Hookah proves as dangerous as cigarettes
Jan. 5, 2010 9:33 p.m.
As the single most preventable cause of death in the United States, tobacco stands as health research’s greatest adversary. And as an increasing social activity among urban youth and college students, hookah stands as tobacco’s greatest undercover ally.
“It turns out that it’s really not that different from smoking tobacco from cigarettes. You’re still burning the byproducts of combustion, inhaled into lungs,” said Dr. Keith Heinzerling, an assistant clinical professor at the David Geffen School of Medicine. “Hookah is really just delivering tobacco smoke in a different way,” he added.
Hookah is a form of tobacco heated indirectly by burning embers or charcoal atop a water pipe. The emitted smoke, cooled by passing through a water bowl, is then inhaled through a rubber hose.
Its spread to Western Europe and the United States has marked it as the most recent smoking trend of the 21st century, according to the American Lung Association.
“All of the noxious elements found in tobacco occur also in hookah smoking. The big difference is the moisturizing of air,” said Dr. William McCarthy, a researcher and associate professor at UCLA’s Jonsson Comprehensive Cancer Center. “It’s apparently less irritating on the throat when “˜steamed’ tobacco smoke is inhaled, … so the mouth area, which likes to remain very moist, gets to do so.”
But the tars, nicotine, carbon monoxide and other carcinogens are still inhaled along with the vaporized smoke, McCarthy said.
While tobacco research and awareness efforts have aimed to decrease its consumption in the form of cigarettes among teenagers, the lack of research on hookah in the United States has allowed it to slip into urban and collegiate culture as a seemingly safer alternative to cigarette smoking.
“In terms of the scientific literature looking at hookah, I think it’s an area of science that’s pretty new,” said Dr. Michael Ong, assistant professor of general internal medicine and health services research at the School of Medicine. “In the U.S., it’s really a form of tobacco that’s taken off in the last five years, particularly on college campuses.”
According to the American Lung Association, one study cited evidence of a worldwide increase of water-pipe smoking, as well as a belief among 90 percent of beginning water-pipe smokers that cigarette smoking is more addictive than hookah smoking.
Along with such a misperception of hookah’s addictive qualities, the pleasure of its sweet flavor and milder sensory effect on the throat during inhalation, and its communal nature have created the facade of a less-caustic form of tobacco consumption that maintains a buzz similar to cigarette smoking, McCarthy said.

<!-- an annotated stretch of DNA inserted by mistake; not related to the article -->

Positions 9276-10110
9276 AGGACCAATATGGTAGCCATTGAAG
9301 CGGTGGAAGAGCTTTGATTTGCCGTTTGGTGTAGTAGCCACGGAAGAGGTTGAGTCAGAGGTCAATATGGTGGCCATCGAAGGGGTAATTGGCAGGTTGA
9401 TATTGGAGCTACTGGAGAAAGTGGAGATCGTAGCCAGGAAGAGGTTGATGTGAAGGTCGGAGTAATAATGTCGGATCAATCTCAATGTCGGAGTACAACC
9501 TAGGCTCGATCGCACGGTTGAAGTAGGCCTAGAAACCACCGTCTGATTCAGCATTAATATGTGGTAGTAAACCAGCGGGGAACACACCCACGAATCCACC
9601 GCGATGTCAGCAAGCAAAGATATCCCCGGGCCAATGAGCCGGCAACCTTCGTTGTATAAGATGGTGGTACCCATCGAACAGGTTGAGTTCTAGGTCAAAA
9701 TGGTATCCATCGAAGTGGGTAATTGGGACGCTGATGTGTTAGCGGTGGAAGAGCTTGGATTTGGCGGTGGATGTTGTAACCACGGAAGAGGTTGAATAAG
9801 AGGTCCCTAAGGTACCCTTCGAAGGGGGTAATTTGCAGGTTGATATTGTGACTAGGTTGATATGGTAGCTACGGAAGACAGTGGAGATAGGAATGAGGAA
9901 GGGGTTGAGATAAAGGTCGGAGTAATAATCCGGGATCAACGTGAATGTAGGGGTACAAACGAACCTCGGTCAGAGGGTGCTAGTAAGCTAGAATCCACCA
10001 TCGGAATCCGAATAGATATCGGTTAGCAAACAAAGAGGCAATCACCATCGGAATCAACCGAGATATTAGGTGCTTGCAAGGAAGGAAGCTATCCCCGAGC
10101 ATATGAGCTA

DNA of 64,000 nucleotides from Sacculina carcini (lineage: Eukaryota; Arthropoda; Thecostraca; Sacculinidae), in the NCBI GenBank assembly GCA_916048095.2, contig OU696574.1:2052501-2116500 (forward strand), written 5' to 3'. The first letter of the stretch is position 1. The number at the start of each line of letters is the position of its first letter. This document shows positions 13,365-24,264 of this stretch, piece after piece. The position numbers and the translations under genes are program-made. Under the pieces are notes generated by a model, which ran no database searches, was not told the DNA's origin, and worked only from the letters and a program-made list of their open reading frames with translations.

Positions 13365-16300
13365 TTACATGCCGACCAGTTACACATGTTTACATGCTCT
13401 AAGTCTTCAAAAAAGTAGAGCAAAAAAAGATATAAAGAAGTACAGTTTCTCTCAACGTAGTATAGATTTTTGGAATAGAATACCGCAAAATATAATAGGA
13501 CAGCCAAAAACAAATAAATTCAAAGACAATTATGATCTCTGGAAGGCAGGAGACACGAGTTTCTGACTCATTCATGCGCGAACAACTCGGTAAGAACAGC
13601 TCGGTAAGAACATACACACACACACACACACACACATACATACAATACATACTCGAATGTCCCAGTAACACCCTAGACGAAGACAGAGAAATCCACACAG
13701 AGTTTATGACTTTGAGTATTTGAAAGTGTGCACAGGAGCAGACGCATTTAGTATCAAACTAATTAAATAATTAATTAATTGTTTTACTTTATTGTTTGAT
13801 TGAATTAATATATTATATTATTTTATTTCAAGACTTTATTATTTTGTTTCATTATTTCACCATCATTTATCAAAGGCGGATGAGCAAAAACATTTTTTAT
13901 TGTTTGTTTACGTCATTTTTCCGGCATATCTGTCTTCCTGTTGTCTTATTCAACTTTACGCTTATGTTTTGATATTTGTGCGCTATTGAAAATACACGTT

“It’s kind of like what happened when wine coolers were introduced, and also what is happening with alcoholic energy drinks,” Heinzerling said. “You’re covering the taste of the alcohol, so (younger people) want to taste it, but it’s got deadly substances in there.”
Wine coolers’ sweeter taste and smaller volume of alcohol carries less of a stigma than does a bottle of hard liquor, Heinzerling said. Similarly, tobacco smoked through a water pipe, offered at Westwood’s Habibi CafÃ© in flavors such as mango, strawberry, mint and jasmine, makes for a more tolerable smoking environment than do cigarettes.
“It’s a social thing, something to do,” said Taylor Herhusky, a first-year undeclared physical science student. “Usually it’s just something to do when we’re bored.”
An avid cigarette smoker and social hookah smoker, Herhusky purchased his own set a year ago. He takes it for a weekly smoking session at the beach or Bruin CafÃ©.
While Herhusky said he satisfies his nicotine cravings with cigarettes, he uses hookah as a social function. According to one U.S. study, a 45-minute hookah session produces 36 times more tar than does a five-minute cigarette session.
Another U.S. study found that, within that 45-minute session, the level of nicotine in the smokers’ blood increases up to 250 percent.
“The aggregate effect of hours and hours of five-minute puffs is a lot of exposure. To that extent, hookah smoking could look like chain smoking,” McCarthy said.
The longer period of exposure to the smoke also contributes to a greater exposure to the cancer-causing carcinogens of burning tobacco. Risks of throat, lung, stomach and esophagus cancer increase with hookah smoking, as well as coronary artery disease and cardiovascular disease.
“(Smoking) restricts blood vessels and makes the body more likely to form clots. It can happen even 30 seconds after being exposed to smoke,” Ong said.
The constriction of blood vessels and higher likelihood for clotting caused by the inhalation of nicotine prompts an increased risk for heart attack or stroke, Ong added.
Hookah’s disturbing health risks are also exaggerated by the fact that many water-pipe smokers are also cigarette smokers, and by the fact that carbon monoxide and chemicals are also emitted from the heat source ““ often charcoal or wood ““ used for a water pipe.
“Smoking of any kind is not something the human body was designed to put up with. No animal would put something that’s burning in their mouth,” McCarthy said.
While there is no considerable research regarding the risks of secondhand smoke from water-pipe use, hookah smoke’s higher concentration of toxins also indicate the danger of inhaling its secondhand smoke.
In the battle between health awareness and tobacco prevention, hookah has come to the forefront as a potentially lethal ally to cigarette smoking. Though research has been limited to efforts made in the Middle East, hookah’s increased consumption worldwide will most likely lead to greater research in the United States, McCarthy said.
“People should not be kidding themselves that hookah is (safer) than cigarettes,” McCarthy said. “Everything we had to fear about smoking we have to fear about hookah smoking.”